Relations & Similarity in Computing & Mathematics.

Data Collections & Relations, Relation Criteria.

We can organize data in for example databases, then check how these relate with each other.

For example we can have a set of 'words':
 { 'plane', 'helicopter', 'plate', 'dish', 'cup', 'star', 'knife', 'place' }.

We can define 'greater length of word' relation for example, that states that a 'word' is in this relation with another 'word' if it consits of more 'characters'.

For example word 'helicopter' with it's 10 'characters' is in 'greater length relation' with 'plate' with it's 5 'characters'; but 'plate' is not in the same relation with a 'helicopter' word' - we can say that this relation is 'not reversible'.

We can define other relations as well, for example minimal amount of the same 'characters' at the same positions in a 'word'.

We can define a 'minimum of 3 same character in a same length word' relation; then 'plane', 'plate' & 'place' words are in this relation; this a relation is reversible.

Let's note that amount of the same 'characters' at the same position is 4 for the above 'words' - therefore lesser amount criteria in regards of character similarity at positions are met as well.

We can define a lot of different relation criteria - for similarity relations or for other relations - using programming languages for example.

Relation criteria is a function that accepts a zero, one, two, or more objects (their ordering is meaningful & important in this case) then returns a boolean value (true or false) depending on whether these criteria are met or not; this has uses in data categorization & sorting for example as well, as well as in defining conditional instructions & preconditions; perhaps more as well.

Relations & Similarity in the Relational Databases.

In relational databases we have a 'like' operator & more.

Relations are also called 'tables', for data meeting 'in relation' criteria can be grouped into a well-defined tables; it's semantics (meaning) is that they are in relation if they are in the same table or in the same view.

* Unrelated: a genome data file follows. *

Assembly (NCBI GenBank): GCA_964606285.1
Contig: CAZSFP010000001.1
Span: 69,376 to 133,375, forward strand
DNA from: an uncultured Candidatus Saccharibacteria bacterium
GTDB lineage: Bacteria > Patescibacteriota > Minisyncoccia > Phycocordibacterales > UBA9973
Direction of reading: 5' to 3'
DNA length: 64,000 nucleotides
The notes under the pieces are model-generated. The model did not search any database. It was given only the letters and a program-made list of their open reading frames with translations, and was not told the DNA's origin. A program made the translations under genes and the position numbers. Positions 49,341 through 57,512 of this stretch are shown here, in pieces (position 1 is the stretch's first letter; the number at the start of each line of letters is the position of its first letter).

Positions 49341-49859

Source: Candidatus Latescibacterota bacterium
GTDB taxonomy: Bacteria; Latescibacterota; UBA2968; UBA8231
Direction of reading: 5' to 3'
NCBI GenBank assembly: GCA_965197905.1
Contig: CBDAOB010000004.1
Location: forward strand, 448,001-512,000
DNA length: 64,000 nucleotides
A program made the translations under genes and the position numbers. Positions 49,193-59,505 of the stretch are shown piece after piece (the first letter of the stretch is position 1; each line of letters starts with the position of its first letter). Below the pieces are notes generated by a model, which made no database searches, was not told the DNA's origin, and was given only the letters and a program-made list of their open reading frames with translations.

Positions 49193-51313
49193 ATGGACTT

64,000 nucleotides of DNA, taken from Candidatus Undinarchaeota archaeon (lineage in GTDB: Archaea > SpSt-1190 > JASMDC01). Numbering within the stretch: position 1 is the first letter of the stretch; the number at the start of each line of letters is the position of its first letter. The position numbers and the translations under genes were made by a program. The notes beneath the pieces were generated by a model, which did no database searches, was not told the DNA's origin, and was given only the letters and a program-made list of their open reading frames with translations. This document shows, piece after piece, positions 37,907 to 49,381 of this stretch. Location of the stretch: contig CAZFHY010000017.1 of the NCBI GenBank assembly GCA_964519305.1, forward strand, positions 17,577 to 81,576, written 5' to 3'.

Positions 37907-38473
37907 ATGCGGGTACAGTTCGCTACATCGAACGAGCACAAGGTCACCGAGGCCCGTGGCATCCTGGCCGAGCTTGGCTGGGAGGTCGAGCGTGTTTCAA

If we have a table with semantic similarity, then this can be used as well.

For example, we can have 'air vehicles' table - similarity relation nevertheless - that can contain { 'plane', 'helicopter' } data set; we can say that both 'plane' & 'helicopter' are similar semantically (according to their meanings) because they are 'air vehicles'.

If something is not in this table (for example: 'air drone') then this does not mean so strongly that it is dissimilar yet - only that it's in 'uncertain dissimilarity relation'; we can call 'uncertain dissimilarity relation' a 'weak dissimilarity relation' as well; Computers can fairly well see semantic similarities if they are programmed well & have enough of well-structured data; there are fields of Artificial Intelligence that are responsible for data discovery & learning from databases, to handle database(s)' unknown or partly-unknown structure.

There's much more of mathematics in that as well, including 'Relational Model' Theory.

Similarity Relation with Regular Expressions.

Character strings can be analyzed using Regular Expressions.

Regular Expressions can be used to form 'Patterns', then we can analyze if a character string(s) 'match this a pattern'.

When two or more character strings match the same pattern, then we can say they are similar that way.

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